Stratasys Blog

3D Printing Offers a Giant Step for Short Run Injection Molds

This has to be one of the biggest (and most novel) innovations that 3D printing has to offer the world of traditional manufacturing – the ability to 3D print injection mold tools for short run injection molding.

In the video example above, we show our mold tools 3D printed in Digital ABS material (formerly known as ABS-like Digital Material). These mold tools (6 cavity, for ice-cream spoons) are then injected with real polypropylene at 220 degrees C.

The Digital ABS molds were used here for over 100 injection shots, producing a total of 600 spoons – and all with no visible deformation to the tools!

The ROI calculation presented at the end of this film is a real price comparison between this 3D printed example and two traditional CNC mold tool manufacturers (created in aluminum or steel) in South America. I think it is safe to assume the cost benefit ratio remains similar also for North America, Europe or the Far East.

Many thanks to Nadav Sella, our Application Sales Manager – who filmed this very instructive video!

This post is also available in: Chinese (Simplified) French German Japanese

Sam Green, Head of Marketing for Rapid Prototyping Solutions, Stratasys

Sam Green, Head of Marketing for Rapid Prototyping Solutions, Stratasys

Sam Green is Head of Marketing for Rapid Prototyping Solutions at Stratasys.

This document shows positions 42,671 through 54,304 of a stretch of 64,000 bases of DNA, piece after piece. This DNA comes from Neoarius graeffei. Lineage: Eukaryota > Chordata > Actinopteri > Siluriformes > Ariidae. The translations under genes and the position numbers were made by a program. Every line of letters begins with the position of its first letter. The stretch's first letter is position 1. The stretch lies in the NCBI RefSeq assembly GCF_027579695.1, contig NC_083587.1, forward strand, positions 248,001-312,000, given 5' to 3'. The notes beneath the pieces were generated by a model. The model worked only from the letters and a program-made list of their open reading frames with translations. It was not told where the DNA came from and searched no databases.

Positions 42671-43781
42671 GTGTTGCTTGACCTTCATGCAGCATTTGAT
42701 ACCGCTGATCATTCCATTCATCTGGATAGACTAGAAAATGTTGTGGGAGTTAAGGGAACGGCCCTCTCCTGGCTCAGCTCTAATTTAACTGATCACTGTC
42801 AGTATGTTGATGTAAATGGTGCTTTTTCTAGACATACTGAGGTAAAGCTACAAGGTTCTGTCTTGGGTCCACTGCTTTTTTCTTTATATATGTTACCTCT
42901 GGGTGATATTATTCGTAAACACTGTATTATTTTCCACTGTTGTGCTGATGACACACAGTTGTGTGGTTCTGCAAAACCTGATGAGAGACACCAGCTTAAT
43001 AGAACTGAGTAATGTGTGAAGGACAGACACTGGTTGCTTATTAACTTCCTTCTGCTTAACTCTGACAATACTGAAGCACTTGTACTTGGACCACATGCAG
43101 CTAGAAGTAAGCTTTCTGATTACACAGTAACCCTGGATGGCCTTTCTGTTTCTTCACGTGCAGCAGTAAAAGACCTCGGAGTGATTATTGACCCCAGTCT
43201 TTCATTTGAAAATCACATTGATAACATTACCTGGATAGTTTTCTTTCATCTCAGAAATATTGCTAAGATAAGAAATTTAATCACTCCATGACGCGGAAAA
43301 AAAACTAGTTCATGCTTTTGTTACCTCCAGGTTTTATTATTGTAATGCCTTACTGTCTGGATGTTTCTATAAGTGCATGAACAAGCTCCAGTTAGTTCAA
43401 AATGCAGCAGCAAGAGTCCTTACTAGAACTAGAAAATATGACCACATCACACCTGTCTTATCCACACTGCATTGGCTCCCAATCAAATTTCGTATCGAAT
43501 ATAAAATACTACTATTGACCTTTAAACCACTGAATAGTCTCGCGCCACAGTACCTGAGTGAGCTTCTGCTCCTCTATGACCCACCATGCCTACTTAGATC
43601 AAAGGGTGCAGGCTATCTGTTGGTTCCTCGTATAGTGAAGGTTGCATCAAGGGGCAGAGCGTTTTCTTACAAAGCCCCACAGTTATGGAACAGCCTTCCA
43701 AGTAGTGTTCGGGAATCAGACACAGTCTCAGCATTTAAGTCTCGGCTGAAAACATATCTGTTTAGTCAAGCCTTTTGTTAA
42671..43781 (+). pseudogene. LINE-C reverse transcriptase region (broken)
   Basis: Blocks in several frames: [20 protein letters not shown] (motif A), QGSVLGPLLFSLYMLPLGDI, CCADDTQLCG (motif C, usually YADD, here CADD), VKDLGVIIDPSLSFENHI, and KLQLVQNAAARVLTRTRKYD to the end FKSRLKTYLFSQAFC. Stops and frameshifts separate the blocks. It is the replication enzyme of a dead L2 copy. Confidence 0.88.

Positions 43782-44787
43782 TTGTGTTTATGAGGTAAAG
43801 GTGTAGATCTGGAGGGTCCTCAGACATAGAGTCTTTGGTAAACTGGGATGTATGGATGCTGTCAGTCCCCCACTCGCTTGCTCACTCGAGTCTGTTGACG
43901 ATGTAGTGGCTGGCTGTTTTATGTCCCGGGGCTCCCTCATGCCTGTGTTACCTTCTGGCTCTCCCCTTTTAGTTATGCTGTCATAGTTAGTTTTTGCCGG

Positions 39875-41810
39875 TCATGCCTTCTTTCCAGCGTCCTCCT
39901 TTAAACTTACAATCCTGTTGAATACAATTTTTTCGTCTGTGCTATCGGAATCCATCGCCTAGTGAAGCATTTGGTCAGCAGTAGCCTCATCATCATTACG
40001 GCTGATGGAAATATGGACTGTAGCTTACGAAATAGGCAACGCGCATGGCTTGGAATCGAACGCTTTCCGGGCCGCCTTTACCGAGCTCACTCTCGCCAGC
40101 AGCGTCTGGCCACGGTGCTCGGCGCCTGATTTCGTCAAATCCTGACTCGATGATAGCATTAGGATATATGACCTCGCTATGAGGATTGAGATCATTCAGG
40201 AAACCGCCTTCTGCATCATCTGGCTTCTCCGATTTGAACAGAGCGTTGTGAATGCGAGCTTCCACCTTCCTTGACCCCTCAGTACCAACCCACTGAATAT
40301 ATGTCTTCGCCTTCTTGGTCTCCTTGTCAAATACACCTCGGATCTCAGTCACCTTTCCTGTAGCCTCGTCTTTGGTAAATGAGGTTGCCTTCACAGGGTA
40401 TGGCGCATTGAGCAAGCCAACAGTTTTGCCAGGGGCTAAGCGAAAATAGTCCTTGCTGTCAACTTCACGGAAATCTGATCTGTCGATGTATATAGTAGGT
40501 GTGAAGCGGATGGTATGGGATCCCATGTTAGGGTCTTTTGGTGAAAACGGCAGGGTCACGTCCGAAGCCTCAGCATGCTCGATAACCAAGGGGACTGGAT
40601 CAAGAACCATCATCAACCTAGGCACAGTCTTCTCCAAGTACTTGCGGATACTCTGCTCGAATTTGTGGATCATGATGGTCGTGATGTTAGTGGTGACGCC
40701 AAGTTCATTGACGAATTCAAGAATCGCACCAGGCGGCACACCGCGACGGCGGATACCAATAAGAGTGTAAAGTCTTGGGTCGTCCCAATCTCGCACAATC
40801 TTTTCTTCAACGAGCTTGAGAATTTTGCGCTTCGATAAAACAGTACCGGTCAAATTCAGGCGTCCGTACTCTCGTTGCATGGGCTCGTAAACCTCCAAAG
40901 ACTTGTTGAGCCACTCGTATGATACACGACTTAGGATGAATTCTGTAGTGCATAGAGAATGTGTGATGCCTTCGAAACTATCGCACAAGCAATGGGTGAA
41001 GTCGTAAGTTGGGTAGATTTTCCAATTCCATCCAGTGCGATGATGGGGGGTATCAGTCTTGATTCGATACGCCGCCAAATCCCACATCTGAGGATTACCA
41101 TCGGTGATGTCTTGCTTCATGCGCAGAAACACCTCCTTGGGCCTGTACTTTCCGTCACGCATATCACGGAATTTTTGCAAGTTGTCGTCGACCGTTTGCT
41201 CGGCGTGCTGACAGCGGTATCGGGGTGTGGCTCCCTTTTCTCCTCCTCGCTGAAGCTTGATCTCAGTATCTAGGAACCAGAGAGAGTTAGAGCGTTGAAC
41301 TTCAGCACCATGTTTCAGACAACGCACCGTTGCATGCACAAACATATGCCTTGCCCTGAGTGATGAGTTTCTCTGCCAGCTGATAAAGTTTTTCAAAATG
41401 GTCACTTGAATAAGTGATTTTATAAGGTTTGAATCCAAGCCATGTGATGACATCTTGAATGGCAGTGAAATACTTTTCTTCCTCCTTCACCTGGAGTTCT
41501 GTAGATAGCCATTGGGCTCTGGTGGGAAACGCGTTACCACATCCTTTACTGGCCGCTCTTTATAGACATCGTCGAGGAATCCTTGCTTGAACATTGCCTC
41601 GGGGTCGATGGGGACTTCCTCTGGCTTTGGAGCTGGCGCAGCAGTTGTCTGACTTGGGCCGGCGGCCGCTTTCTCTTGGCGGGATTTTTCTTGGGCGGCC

• Why would the 3D printed ABS mold not melt when the polypropylene is injected into it?
    If ABS has a melting temperature of 105 degrees C, and you’re injecting the polyproylene at 220 degrees Celius, I’d think that would melt and deform the mold?

    • Hi Christopher,
      PolyJet materials like Digital ABS material used for the printed molds are Thermoset materials and not thermoplastics. thermoplastics material melt when subjected to high temperatures while the PolyJet materials will never melt. they will burn at around 800 deg C which is much higher then PP injection temperature.
      the 105 Deg you refer to is probably the HDT (heat deflection temperature) of the Digital ABS? not melting temperature.

  • I see that the two tools in the video (one being shown used and one being shown opened with blue spoons) are different.
    The one that is shown to mould green spoons doesn’t have any alignment features, whereas the stationary blue spoon one does.
    Is the one a later variant of the other?


  • Hi, I am currently having a traditional mould manufacturer make tooling for my short-run products – is 3D printing for ABS plastic (such as in video) available for new clients/jobs now? If so can you advise who to contact?

  • Thanks for sharing this useful tutorials regarding the 3D injection modeling prints,but according to my knowledge when we are using polypropylene then polypropylene structure functionality is that it’s show only 2D format not in 3D format, can you provide the all details about the the 3B prints, thanks

  • 3D printing works wonder in the plastic injection moulding but it takes long time to design the part. In traditional injection moulding machine, once we prepare the mould we can use it long time in the production line and produce a thousand products…..

    • What is great about creating 3D printed molds for injection molding is that there are minimal or no design modifications that need to be done beyond what is originally designed for the traditional injection molding process. Also this process opens up the door for cheaper molds that allow for companies to pick up low volume work while keeping costs down and prototyping new products fast and cheaply.

  • Well, this is such a fine initiative I must say. 3D have taken all the various field to a certain level. This is also a very well executed in the field of short run injection molds. Even the video is equally benevolent.

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